The “is it sustainable” inquiry for Steen is the million dollar question. We have been waiting all season for Steen to cool down and he just doesn’t seem to be doing it…..or does he?
Steen presents the perfect example of a player where if you focus on the overall numbers you don’t get the whole story. Looking at his season numbers you can see that his 28 goals are based on a shooting % over 18 and that he remains at a point per game through 45. That is no small sample size and you may want to make the argument that he can keep it up for the entire season. Take a look at the numbers a little closer though:
|October & November||25||20||31||84||29.8|
Steen has “gotten fat” off of two ridiculously good (and fortunate) months to start the season. Since then, he is playing at a 61.5 point pace which is much more in line with his season production and the only real difference is that his shooting % went from out of this world, back to his career levels.
Now, Steen does have a lot of qualities I like in a fantasy hockey player: he shoots at a good clip, his contributions to + I believe to be sustainable as long as his PPP increase is related to his move to the top line in St. Louis.
All of those factors lead me to believe that he is indeed worth more than the 214th rank that he was projected at to start the season. With Steen, I truly think the only aberration is his incredible shooting % to start the season. So how would Steen look if all else was equal this season, but he was shooting at his career clip of 10%? Let’s take a look using the “What-if” tool on Fantasy Hockey Geek, keeping in mind that Steen would have only 15 goals this season if he was shooting 10%:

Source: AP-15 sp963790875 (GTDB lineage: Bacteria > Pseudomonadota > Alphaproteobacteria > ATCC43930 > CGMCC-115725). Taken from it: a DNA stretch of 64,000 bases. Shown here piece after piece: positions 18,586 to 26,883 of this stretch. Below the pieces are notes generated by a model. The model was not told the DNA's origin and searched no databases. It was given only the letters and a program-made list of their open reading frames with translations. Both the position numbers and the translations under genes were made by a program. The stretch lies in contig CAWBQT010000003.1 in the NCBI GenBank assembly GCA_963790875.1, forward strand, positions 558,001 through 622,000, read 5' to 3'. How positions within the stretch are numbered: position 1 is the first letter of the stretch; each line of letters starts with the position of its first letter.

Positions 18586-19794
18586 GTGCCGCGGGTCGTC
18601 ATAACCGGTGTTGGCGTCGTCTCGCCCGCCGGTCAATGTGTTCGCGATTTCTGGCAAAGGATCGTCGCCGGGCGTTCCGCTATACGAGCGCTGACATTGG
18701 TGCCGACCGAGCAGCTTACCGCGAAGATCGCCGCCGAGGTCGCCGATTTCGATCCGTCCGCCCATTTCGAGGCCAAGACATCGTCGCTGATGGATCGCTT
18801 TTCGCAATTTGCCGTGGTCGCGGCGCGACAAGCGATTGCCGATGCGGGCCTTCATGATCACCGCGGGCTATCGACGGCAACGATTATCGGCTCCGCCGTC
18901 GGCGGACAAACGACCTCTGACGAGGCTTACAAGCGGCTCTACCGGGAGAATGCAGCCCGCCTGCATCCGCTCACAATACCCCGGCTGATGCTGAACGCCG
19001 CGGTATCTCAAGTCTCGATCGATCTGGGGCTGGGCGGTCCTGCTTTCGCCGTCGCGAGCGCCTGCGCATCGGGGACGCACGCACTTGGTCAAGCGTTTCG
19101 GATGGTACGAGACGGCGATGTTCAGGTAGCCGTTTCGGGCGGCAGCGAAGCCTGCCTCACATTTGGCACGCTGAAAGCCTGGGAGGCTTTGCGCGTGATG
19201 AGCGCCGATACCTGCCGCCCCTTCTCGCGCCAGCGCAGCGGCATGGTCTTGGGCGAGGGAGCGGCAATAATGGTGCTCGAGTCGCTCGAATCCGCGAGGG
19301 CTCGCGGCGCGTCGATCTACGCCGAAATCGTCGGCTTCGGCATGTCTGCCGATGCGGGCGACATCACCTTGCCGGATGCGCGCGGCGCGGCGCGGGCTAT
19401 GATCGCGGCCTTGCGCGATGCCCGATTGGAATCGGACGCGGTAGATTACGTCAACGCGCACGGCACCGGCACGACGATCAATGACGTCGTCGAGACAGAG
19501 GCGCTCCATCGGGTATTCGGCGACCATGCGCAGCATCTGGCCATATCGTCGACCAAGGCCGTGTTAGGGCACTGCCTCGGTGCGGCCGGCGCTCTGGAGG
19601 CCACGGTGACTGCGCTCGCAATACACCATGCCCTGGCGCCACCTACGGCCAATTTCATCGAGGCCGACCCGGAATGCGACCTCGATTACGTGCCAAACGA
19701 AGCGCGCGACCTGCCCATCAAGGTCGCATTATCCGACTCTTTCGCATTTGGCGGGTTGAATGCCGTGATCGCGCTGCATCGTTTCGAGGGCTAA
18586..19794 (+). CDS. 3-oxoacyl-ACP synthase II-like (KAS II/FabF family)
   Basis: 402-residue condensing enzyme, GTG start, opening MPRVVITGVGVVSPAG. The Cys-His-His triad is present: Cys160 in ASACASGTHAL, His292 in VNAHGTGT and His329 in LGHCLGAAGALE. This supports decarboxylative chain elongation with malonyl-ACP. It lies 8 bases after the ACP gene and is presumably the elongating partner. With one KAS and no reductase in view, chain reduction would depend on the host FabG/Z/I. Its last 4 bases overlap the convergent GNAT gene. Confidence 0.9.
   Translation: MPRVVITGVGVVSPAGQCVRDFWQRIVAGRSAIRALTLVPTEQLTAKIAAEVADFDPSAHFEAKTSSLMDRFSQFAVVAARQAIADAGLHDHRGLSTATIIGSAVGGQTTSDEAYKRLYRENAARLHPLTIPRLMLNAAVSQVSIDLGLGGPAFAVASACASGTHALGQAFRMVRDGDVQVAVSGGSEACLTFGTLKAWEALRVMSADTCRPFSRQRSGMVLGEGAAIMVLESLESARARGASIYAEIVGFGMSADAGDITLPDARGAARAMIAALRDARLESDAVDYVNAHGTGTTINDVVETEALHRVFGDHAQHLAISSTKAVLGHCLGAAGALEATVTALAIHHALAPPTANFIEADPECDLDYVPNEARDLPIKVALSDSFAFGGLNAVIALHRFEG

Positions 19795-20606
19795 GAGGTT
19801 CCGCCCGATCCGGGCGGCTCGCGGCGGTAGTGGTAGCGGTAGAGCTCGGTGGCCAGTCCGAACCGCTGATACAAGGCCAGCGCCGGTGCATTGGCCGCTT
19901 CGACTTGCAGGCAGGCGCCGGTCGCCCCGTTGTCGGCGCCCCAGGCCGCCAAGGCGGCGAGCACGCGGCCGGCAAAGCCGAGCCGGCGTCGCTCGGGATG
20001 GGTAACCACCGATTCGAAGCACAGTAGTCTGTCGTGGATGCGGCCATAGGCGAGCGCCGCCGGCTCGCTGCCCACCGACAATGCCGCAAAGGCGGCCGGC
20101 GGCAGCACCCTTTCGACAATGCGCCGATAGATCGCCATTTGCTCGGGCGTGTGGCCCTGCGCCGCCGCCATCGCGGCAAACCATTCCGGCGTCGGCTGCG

|Alex Steen – What If?||102||15||18||15||152||10||27|
I absolutely love the What-If tool on FHG – it allows me to use my own input into a player’s stats and calculate how valuable they would be if I am correct. In the case of Steen, FHG shows me that a simple shooting % regression would drop his ranking by 47 positions. Both of the rankings (actual and what-if) are understated due to the games Steen has missed, but it’s the difference that we need to focus on: Steen’s unsustainable, inflated numbers probably have him overrated by upwards of 50 spots in your league currently.
Two other factors worry me with Steen. First off, this is (was) a contract year and you always want to be cautious with the guy who pulls off a career year and then gets paid. Granted, Steen already “got his” in December, but that only solidifies my point. Looking at Steen’s split stats you can see that his points per game are way lower since signing the contract. If you don’t want to blame shooting % regression for his decline (I do) then you could always point to the contract. The second factor that I don’t love with Steen is that he is a band-aid boy who will miss about 10 games per season.
If you can’t tell by everything I have laid out on Steen above, I am a big SELL HIGH on him. As I said, Steen is a guy who I would like on my team and I even targeted him in the summer, but right now his production is up there with the big boys so if you can flip Steen into a more consistent contributor than your team will be better for it. Think: Rick Nash, Bobby Ryan, Evander Kane and depending on your league format you will be laughing, especially in a keeper.
Now is the time where shrewd managers make the tough calls and take calculated gambles to push their team over the top for a championship. Checking player’s current value and comparing it back to what we thought at the beginning of the season (as well as their previous production) is a great way to objectively find some players on your team that may be prime sell high candidates. Using Fantasy Hockey Geek makes this process incredibly easy and accurate. Do the same analysis today and you will find a number of other overachievers, who you can potentially use to push your team over the top.